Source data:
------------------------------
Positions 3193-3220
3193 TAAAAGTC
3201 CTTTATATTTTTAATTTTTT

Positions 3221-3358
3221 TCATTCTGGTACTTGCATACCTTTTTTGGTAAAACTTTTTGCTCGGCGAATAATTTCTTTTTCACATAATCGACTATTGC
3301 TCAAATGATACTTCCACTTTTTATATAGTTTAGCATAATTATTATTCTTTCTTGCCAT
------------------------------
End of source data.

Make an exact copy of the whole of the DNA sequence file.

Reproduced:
Positions 3193-3220
3193 TAAAAGTC
3201 CTTTATATTTTTAATTTTTT

Positions 3221-3358
3221 TCATTCTGGTACTTGCATACCTTTTTTGGTAAAACTTTTTGCTCGGCGAATAATTTCTTTTTCACATAATCGACTATTGC
3301 TCAAATGATACTTCCACTTTTTATATAGTTTAGCATAATTATTATTCTTTCTTGCCAT